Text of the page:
When you file a claim on the Lemonade app, we’ll help you find a repair shop nearby that Lemonade has had positive experiences with in the past. We’ll also be able to send a tow to get your damaged EV to the repair shop if it’s undriveable. Just make sure all drivers on the policy have location services and permissions enabled on the app.
How can I maintain my EV?
Even if everything seems to be in good shape, it’s still crucial to take your electric car to a repair shop for regular maintenance. And some services are non-negotiable if you’re serious about improving and extending the life of your electric vehicle.
Frequent DIY checks
There are some quick things that you can do yourself on at least a monthly basis to help keep your EV running smoothly:
- Check tire pressure, and adjust as needed
- Inspect tires for excessive wear
- Measure tire tread depth
- Check windshield washer fluid and top up as needed
Regular inspections at a certified repair shop
When it comes to maintaining an electric car, there are some things that EV owners shouldn’t try at home. Get your EV to a certified professional about every 7,500 miles for a tire rotation, and a mechanical inspection that includes checking and servicing things like:
- Coolant level of the battery
- Battery capacity
- Brake pads
- Brake fluid
- Cabin heater
- Power inverter
- Accessory power
- Charger module
- Light bulbs
When you take your EV for its regular inspection—especially if it’s part of your warranty’s maintenance schedule—there might be little to no out of pocket costs. But down the road, your EV will need some parts replaced, including:
- Windshield wiper blades, about every 15,000 miles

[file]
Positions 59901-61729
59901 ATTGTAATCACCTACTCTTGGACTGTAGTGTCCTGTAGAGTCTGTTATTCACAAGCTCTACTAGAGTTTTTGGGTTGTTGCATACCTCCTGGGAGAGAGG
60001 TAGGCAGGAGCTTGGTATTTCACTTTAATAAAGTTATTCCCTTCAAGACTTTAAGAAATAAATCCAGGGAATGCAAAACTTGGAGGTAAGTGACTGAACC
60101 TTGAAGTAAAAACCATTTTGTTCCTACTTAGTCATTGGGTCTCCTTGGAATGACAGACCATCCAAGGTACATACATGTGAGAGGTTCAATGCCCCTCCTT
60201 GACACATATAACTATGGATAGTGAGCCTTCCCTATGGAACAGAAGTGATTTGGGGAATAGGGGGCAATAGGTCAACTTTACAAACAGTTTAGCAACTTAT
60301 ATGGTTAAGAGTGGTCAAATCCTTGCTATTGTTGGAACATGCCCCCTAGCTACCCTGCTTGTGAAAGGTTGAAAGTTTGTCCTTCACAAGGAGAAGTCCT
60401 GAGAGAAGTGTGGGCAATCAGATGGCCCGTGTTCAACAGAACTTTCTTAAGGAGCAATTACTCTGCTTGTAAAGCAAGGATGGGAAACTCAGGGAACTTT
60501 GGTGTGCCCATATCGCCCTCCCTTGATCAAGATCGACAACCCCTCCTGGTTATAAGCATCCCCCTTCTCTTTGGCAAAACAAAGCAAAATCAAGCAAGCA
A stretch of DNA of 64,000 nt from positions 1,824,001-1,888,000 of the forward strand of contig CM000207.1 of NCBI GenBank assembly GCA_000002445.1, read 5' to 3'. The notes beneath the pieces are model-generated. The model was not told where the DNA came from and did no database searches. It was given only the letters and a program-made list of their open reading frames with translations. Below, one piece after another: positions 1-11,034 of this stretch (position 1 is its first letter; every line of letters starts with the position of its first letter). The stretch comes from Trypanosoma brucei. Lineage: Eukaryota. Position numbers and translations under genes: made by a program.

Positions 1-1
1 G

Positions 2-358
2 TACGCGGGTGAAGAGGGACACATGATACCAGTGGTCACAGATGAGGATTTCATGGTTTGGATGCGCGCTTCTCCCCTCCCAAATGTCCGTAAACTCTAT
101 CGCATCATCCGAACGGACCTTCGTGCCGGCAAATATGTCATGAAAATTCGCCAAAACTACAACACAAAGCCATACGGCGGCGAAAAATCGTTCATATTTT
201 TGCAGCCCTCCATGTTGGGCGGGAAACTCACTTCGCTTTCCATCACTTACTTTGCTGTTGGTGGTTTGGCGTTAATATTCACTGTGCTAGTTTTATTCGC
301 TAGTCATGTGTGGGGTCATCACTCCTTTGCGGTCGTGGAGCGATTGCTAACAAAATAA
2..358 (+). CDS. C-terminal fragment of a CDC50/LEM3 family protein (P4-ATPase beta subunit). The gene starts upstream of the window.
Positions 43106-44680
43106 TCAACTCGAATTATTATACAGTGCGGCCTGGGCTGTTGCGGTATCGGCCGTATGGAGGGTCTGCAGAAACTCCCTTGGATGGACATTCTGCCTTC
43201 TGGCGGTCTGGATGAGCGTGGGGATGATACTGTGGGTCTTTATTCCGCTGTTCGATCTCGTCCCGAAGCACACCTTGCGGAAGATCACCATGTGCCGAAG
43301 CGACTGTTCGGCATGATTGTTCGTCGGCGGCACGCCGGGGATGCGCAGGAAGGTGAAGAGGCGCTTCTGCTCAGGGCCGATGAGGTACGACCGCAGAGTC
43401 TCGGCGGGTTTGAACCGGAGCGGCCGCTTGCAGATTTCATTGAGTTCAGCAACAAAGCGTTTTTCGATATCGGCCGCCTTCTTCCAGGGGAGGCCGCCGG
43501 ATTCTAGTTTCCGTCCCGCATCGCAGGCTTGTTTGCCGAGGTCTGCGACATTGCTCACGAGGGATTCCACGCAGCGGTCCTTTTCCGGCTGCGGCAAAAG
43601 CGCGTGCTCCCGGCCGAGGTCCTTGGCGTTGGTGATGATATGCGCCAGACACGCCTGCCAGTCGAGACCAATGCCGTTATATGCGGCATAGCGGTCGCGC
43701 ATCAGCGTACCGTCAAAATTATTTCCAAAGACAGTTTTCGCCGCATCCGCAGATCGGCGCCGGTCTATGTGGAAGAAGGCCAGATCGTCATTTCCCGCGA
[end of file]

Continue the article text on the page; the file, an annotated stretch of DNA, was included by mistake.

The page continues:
- Cabin air filter, about every 30,000 to 36,000 miles
- Hood and/or body lift support gas struts, about every 75,000 miles
Protection from the elements
EVs usually run on lithium-ion batteries, which are sensitive to extreme temperatures. During the winter months, help maintain your battery’s short- and long-term performance by taking some precautionary measures:
- Park your EV in a garage
- Warm up your car before driving, ideally while the car is still charging
- Avoid fast charging
- Check tire pressure and tread
- Take advantage of eco mode and regenerative braking
Cold weather can have a bigger impact on an EV’s performance than when it’s hot out. But the summer heat can still affect an electric car’s range. Keep your EV cool during the summer months with some easy breezy tricks:
- Park in the shade
- Minimize your AC use, but still cool off the car before driving
- Use sun shades or tint your windows
- Maintain smooth acceleration and braking (which could also improve your Lemonade Safety Score)
- Leave excess cargo at home when possible—EVs are already pretty heavy
How can I take my EV to the repair shop with confidence?
Stepping into a repair shop to get necessary checks and tune-ups on your electric car shouldn’t be a nerve-wracking experience. And you definitely don’t have to be a car or tech expert to get the right services.
Worried the technician will try to oversell you on services you’ve never heard of before (and don’t know if you actually need)?
First of all, don’t feel pressure to say yes to any service, especially if it isn’t an emergency. And don’t be afraid to ask the repair shop follow-up questions about the services they recommend.
Take a little time to research what the repair shop recommends, or ask someone that you trust for advice. For example, you don’t necessarily need to have your cabin air filter replaced every single time you take your car in for servicing—but it should be checked about every 30,000 to 36,000 miles.
Learn more about how you can head into a car repair shop visit with confidence here.
Show your EV some TLC…
You’re committed to the best ways to keep your electric car protected. So why not go the full distance and take Lemonade Car for a spin? We offer extra discounts and coverages for EV drivers—including coverage for your home charging station or your portable charger.
A few quick words, because we <3 our lawyers: This post is general in nature, and any statement in it doesn’t alter the terms, conditions, exclusions, or limitations of policies issued by Lemonade, which differ according to your state of residence. You’re encouraged to discuss your specific circumstances with your own professional advisors. The purpose of this post is merely to provide you with info and insights you can use to make such discussions more productive! Naturally, all comments by, or references to, third parties represent their own views, and Lemonade assumes no responsibility for them. Coverage may not be available in all states.